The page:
Once I was a clever boy learning the arts of Oxford... is a quotation from the verses written by Bishop Richard Fleming (c.1385-1431) for his tomb in Lincoln Cathedral. Fleming, the founder of Lincoln College in Oxford, is the subject of my research for a D. Phil., and, like me, a son of the West Riding. I have remarked in the past that I have a deeply meaningful on-going relationship with a dead fifteenth century bishop... it was Fleming who, in effect, enabled me to come to Oxford and to learn its arts, and for that I am immensely grateful.

Wednesday, 30 November 2011

Devotion to St Andrew in medieval England

Although St Andrew is most frequently associated in the British consciousness with Scotland he was certainly honoured and invoked in medieval England.

Two ancient cathedrals, Rochester and Wells, are under his patronage, as is the one time cathedral and later priory church at Hexham, and he is also a co-patron with St Peter and St Paul of what is now Peterborough cathedral. There are parish churches dedicated to him in London and Norwich, and the remains of others in Worcester and York.

In York Minster there is this fine early fourteenth century depiction in glass of his death:


The martyrdom of St Andrew
From the de Mauley window in the nave of York Minster

Image:Gordon Plumb on Flickr

Outside towns he is a not an especially common patron, but I would draw attention to the fine former collegiate church of St Andrew at Greystoke in Cumberland. Being rather off the beaten track it is, I suspect, as well known as it deserves to be. I visited the church many years ago whilst on holiday in Carlisle with relatives whom I cajoled to take me there. There are illustrated articles about the church here, here and here. The misericords in the church are illustrated here. The VCH Cumberland account of the college can be read here.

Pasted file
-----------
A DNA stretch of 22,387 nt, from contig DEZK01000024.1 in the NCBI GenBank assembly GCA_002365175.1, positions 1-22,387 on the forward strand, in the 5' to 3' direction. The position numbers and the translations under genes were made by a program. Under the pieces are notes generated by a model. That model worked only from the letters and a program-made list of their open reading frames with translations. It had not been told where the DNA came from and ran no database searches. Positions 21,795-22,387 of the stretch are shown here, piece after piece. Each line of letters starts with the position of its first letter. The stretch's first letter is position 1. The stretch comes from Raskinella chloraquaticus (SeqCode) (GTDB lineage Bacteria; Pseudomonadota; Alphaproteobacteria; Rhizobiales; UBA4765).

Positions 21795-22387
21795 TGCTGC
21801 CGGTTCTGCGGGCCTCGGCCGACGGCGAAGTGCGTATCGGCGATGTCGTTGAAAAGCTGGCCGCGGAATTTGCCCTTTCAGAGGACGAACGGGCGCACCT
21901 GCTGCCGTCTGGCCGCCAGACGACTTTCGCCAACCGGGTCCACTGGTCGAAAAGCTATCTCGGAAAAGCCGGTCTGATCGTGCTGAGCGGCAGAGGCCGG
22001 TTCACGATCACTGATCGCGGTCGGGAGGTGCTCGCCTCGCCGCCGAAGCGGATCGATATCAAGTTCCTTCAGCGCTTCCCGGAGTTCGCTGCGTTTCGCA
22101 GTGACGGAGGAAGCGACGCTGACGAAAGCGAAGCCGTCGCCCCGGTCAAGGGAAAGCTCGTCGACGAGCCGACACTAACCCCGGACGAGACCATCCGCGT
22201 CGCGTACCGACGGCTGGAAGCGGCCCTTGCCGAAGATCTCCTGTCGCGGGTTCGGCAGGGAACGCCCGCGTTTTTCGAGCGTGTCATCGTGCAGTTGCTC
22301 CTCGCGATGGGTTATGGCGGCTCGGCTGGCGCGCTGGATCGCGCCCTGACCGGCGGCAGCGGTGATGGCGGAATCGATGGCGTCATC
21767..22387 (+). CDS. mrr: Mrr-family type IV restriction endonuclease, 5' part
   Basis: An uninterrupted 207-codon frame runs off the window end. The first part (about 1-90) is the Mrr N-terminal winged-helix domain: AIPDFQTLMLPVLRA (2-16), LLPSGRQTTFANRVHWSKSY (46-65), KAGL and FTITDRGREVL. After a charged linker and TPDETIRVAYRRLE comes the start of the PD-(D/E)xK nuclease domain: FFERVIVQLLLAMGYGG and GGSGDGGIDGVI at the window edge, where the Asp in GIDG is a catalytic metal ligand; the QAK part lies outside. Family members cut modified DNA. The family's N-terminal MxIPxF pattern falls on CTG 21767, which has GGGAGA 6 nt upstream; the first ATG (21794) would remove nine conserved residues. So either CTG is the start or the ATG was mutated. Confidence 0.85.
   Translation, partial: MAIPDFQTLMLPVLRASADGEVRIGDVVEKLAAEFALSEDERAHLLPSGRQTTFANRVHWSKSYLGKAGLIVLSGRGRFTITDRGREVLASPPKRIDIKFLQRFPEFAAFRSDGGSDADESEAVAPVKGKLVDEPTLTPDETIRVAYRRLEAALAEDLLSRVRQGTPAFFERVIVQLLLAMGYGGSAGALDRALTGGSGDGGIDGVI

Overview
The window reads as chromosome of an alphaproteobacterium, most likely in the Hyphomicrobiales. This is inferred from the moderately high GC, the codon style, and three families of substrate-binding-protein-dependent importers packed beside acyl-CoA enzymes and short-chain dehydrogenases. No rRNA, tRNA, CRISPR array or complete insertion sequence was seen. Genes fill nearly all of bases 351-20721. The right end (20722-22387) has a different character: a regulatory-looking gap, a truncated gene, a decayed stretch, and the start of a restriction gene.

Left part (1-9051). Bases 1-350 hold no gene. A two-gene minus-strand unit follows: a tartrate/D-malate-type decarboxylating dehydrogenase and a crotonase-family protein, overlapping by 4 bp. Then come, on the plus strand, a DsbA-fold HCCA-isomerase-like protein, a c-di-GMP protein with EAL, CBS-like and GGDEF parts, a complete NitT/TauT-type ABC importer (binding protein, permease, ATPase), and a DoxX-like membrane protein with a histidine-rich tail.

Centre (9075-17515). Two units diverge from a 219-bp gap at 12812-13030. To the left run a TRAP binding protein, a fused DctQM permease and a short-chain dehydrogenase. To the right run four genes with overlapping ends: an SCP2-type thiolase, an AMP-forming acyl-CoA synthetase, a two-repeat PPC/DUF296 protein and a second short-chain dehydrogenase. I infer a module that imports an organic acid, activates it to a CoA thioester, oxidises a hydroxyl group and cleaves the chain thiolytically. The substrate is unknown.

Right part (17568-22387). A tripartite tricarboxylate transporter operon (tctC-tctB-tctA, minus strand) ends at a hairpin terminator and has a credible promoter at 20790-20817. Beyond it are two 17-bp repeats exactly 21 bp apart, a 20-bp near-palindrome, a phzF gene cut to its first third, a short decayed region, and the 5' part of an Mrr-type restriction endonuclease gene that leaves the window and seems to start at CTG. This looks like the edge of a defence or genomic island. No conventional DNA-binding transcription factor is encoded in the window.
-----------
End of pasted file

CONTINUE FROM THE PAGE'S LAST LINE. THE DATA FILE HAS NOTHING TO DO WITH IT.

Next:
The east window of the church has some fine fifteenth century glass recounting the life of At Andrew after the ebvents recorded in the New Testament. Thanks to the Rev.Gordon Plumb's post on today's Medieval Religion discussion group I can post a link to his fine set of images illustrating the glass and the story of Andrew, including his journey to Wronden to rescue Matthew. It can be viewed here.


The east window of Greystoke Church.
The glass in the tracery is nineteenth century but that in the main lights fifteenth century York work

Image: Gordon Plumb on Flickr

Closer to my own home the church of St Andrew at Slaidburn, in Craven, was the first benefice held by Bishop Richard Fleming in 1403-4, being presented to it by Pontefract priory as patron. Only the tower survives from Fleming's time, the rest of the church being rebuilt later in the fifteenth century. There is a picture of the church as it is today here.

Just outside Pontefract is the church of St Andrew Ferry Fryston - often referred to as Ferrybridge church. This was moved from its original site in the marshes near the river Aire in 1952-3 to a new, drier, location. There is an illustrated article about it here.

Between Doncaster and Barnsley is the church of St Andrew at Bolton on Dearne. This is a church with very important Anglo-Saxon remains, and there is an illustrated article about it here. It is a church of which, on my church crawls, I became very fond - partly because of its traditional West Riding Anglo-Catholicism and also becuase it is little appreciated for its archaeological importance. A glance at later editions of Sir Nikolaus Pevsner's The West Riding reveals how he dismisses the church in a few lines in his first edition, and then had to add a lengthy piece in the appendix revisions explaining how its importance had been pointed out to him by H.M.Taylor - even experts can miss what actually stares one in the face.

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